The prospect of next week's direct talks between Palestinian President Mahmoud Abbas and Israeli Prime Minister Benjamin Netanyahu offers no obvious grounds for enthusiasm, or even hope. Abbas has agreed to the talks with a reluctance that seems to border on dread, while Netanyahu, his public firmly behind him, feels little pressure to make real concessions. Middle East experts have set expectations at subbasement levels. But George Mitchell, U.S. President Barack Obama's special envoy to the Middle East, believes he knows something the handicappers don't: With enough patience and persistence, you can bring the most bitter enemies to see their common interest. That was the lesson he learned from his role in the Northern Ireland peace process in the 1990s. "We had about 700 days of failure and one day of success," as he put it recently. As then, so now: "Past efforts at peace that did not succeed cannot deter us from trying again."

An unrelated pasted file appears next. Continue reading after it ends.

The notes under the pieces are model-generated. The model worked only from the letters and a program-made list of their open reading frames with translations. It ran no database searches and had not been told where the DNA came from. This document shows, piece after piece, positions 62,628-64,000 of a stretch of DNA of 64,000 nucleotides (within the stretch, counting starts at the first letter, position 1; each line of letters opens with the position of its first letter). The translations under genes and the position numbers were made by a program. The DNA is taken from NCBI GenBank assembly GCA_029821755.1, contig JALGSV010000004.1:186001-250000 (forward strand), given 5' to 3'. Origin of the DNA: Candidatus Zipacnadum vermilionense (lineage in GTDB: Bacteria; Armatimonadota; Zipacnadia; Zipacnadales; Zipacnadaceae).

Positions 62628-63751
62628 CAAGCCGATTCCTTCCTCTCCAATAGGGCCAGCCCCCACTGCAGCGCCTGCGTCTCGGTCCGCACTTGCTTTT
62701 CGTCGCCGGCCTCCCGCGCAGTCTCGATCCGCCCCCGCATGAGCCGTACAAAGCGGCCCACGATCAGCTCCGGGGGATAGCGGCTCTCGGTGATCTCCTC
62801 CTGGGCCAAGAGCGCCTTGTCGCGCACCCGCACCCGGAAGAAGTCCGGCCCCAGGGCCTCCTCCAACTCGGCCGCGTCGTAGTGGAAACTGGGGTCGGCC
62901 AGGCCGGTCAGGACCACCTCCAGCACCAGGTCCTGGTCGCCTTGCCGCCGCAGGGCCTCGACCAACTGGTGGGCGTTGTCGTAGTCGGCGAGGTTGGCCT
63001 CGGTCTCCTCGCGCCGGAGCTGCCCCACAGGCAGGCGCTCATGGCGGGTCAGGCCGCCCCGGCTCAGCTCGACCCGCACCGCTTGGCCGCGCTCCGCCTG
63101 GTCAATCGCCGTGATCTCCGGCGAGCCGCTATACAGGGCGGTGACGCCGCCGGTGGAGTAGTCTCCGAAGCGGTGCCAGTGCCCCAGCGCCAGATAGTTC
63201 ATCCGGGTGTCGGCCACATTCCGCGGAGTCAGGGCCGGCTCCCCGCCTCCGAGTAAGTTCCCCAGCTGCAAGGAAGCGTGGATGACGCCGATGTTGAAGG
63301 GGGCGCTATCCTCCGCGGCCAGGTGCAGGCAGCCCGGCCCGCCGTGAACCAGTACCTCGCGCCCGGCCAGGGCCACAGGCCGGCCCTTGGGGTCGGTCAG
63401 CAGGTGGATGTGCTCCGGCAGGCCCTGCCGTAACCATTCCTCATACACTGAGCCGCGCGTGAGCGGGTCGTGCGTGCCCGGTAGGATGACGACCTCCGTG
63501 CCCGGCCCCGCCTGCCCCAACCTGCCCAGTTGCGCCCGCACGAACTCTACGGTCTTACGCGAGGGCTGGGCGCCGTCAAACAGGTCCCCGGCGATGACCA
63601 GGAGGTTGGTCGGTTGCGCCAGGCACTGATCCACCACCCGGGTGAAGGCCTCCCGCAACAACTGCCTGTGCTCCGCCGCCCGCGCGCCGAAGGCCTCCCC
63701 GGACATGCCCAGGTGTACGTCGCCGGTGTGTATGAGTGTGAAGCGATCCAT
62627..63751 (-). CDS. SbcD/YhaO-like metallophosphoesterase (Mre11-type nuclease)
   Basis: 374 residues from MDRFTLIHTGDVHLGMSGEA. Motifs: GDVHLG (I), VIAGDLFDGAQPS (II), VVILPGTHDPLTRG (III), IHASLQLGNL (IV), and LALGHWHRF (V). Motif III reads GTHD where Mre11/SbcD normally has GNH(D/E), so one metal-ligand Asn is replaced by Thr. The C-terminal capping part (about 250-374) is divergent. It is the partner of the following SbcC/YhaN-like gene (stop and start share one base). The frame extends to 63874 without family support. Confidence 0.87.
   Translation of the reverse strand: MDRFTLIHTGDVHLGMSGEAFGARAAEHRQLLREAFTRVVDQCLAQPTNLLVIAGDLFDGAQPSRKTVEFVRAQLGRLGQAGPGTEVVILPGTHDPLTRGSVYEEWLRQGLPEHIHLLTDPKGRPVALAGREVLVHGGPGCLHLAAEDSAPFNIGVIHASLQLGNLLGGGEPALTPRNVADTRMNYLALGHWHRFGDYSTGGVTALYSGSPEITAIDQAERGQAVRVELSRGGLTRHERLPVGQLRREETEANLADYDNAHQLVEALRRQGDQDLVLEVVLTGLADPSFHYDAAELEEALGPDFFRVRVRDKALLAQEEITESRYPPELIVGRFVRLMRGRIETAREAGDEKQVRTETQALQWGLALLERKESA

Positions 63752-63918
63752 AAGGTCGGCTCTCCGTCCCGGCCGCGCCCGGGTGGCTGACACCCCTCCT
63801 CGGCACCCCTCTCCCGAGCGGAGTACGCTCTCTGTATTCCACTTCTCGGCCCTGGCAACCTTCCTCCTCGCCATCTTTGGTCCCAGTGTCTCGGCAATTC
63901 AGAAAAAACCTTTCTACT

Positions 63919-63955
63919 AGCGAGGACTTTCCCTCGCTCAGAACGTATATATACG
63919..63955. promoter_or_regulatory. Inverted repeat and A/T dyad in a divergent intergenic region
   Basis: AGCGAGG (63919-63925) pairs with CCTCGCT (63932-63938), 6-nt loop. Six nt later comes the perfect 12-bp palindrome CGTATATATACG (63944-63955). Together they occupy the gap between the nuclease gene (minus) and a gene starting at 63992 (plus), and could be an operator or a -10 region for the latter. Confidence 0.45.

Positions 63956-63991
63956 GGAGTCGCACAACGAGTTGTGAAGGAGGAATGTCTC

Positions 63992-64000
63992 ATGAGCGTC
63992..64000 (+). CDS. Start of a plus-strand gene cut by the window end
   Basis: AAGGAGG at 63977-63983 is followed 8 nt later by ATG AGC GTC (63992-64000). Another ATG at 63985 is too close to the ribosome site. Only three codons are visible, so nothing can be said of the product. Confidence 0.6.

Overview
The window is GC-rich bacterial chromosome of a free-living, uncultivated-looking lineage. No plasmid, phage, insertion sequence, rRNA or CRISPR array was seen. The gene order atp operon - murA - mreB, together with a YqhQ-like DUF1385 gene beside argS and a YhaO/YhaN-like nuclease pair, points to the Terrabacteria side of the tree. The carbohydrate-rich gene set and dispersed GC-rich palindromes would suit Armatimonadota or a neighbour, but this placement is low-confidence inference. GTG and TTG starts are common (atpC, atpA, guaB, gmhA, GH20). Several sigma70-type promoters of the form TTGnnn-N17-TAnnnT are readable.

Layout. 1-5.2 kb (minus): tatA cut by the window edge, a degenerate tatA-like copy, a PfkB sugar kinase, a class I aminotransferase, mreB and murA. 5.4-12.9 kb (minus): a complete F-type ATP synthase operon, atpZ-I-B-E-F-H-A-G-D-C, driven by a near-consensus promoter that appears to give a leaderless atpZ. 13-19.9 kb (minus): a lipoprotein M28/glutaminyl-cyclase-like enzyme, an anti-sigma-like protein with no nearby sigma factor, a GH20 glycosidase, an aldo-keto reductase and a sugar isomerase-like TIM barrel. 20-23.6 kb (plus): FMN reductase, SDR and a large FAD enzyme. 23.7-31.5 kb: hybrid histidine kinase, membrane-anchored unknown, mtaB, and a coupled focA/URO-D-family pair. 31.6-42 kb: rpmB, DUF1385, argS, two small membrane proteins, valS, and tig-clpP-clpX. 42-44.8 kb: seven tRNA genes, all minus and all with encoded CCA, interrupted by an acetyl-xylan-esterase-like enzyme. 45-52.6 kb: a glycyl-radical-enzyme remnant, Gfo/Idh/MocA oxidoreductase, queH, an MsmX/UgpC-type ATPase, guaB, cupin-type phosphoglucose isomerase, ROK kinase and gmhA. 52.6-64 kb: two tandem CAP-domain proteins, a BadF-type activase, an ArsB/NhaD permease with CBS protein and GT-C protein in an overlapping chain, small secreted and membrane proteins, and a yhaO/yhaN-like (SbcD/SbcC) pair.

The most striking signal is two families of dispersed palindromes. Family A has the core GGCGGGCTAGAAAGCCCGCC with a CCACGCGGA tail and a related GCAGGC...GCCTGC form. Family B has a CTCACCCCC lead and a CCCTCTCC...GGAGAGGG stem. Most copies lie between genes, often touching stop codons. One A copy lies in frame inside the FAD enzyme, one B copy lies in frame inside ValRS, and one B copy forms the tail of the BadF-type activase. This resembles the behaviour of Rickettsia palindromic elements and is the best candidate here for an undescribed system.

Having conducted successful negotiations under very trying conditions not only in Northern Ireland but between baseball's owners and players, Mitchell has earned a right to his quiet and undemonstrative optimism. Hopefulness is itself an important ingredient for negotiations: You often have to believe in the possibility of a successful outcome more than the adversaries do just to get them talking to one another. In short, we should not want Mitchell to feel any less positive about the Middle East than he apparently does. But that's different from the question of whether his hopefulness is justified. Does the Northern Ireland peace process offer a meaningful precedent for next week's talks? What are the lessons of Mitchell's first foray into global diplomacy, which were crowned with success in 1998?